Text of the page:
Investment in big data continues to increase in 2015, with more than three-quarters of companies investing or planning to invest in big data in the next two years, a three percent increase over 2014.
While investment isn’t as rapid as in previous years, according to a recent survey of IT and business leaders by Gartner, organisations are continuing to write big data cheques across the world.
“This year begins the shift of big data away from a topic unto itself, and toward standard practices,” says Nick Heudecker, research director, Gartner.
“The topics that formerly defined big data, such as massive data volumes, disparate data sources and new technologies are becoming familiar as big data solutions become mainstream.
“For example, among companies that have invested in big data technology, 70 percent are analysing or planning to analyse location data, and 64 percent are analysing or planning to analyse free-form text.”
Heudecker says organisations typically have multiple goals for big data initiatives, such as enhancing the customer experience, streamlining existing processes, achieving more targeted marketing and reducing costs.
As in previous years, organisations are overwhelmingly targeting enhanced customer experience as the primary goal of big data projects (64 percent).
Process efficiency and more-targeted marketing are now tied at 47 percent.
For Heudecker, as data breaches continue to make headlines, enhanced security capabilities saw the largest increase, from 15 percent to 23 percent.
“As big data becomes the new normal, information and analytics leaders are shifting focus from hype to finding value,” adds Lisa Kart, research director, Gartner.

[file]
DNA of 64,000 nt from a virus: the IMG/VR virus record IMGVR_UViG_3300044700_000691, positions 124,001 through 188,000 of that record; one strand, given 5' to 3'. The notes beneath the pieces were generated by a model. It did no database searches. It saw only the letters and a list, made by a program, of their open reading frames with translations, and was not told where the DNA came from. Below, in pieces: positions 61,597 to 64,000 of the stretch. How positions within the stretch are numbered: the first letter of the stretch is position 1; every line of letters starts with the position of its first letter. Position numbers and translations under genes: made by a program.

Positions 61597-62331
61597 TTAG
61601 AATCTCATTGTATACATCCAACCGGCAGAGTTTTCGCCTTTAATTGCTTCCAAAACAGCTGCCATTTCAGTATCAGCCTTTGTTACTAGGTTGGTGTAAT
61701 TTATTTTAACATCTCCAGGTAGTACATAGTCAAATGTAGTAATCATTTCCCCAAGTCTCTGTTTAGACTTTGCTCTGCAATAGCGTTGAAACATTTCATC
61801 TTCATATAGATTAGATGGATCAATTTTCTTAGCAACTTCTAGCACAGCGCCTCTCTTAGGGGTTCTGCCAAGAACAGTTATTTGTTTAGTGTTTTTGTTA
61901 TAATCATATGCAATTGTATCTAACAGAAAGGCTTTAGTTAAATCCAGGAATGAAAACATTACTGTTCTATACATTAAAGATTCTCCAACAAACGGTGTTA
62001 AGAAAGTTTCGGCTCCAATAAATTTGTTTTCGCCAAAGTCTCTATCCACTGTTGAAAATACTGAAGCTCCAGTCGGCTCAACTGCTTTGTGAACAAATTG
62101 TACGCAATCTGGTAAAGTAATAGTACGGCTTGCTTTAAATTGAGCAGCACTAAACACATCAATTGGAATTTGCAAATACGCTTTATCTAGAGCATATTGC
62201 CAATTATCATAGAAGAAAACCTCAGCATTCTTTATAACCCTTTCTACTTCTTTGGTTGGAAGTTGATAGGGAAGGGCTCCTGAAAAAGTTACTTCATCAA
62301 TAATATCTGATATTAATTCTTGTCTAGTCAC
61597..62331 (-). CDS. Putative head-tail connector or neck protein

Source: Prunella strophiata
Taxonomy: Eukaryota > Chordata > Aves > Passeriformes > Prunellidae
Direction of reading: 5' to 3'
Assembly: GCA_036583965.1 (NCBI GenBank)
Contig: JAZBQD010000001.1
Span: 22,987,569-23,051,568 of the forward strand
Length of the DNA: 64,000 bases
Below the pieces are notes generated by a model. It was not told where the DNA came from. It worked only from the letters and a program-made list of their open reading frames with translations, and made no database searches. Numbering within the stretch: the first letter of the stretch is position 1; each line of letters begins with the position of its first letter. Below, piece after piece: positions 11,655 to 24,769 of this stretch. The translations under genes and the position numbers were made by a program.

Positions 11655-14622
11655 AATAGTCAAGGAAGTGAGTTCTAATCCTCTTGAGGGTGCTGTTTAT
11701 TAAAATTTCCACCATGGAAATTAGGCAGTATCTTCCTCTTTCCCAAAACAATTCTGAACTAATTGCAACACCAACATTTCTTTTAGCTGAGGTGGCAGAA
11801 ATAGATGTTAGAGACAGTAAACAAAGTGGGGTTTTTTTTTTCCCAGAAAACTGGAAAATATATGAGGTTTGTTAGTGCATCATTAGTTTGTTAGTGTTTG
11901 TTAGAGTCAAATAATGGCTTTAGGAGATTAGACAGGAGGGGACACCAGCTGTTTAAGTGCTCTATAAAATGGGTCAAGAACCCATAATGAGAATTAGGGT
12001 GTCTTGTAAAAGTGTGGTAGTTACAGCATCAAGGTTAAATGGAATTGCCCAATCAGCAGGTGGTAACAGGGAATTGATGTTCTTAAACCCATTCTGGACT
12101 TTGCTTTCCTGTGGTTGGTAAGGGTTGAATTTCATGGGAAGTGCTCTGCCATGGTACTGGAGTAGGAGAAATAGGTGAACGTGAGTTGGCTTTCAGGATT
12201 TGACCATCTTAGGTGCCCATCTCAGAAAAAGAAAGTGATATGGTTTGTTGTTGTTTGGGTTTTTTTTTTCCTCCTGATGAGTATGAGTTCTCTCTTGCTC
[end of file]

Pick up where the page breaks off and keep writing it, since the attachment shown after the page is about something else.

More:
“While the perennial challenge of understanding value remains, the practical challenges of skills, governance, funding and return on investment (ROI) come to the fore.”
When asked about ROI for big data efforts, the majority of those companies with plans to invest in big data and those that have invested, expect a positive ROI.
However, a large proportion of companies (43 percent of those planning to invest and 38 percent of those that have already invested) don't know if their ROI will be positive or negative - this uncertainty highlights the challenges in determining the value of big data projects.
One of the more significant changes in this year's survey findings is the role within the organisation that initiates big data projects.
Last year, 37 percent of big data projects were initiated by the CIO, while 25 percent were initiated by business unit heads. In 2015, the roles are nearly tied, at 32 percent and 31 percent, respectively.
“Business leaders are taking a more active role in information and analytics projects as awareness of the value of data-driven decision making grows,” Heudecker adds.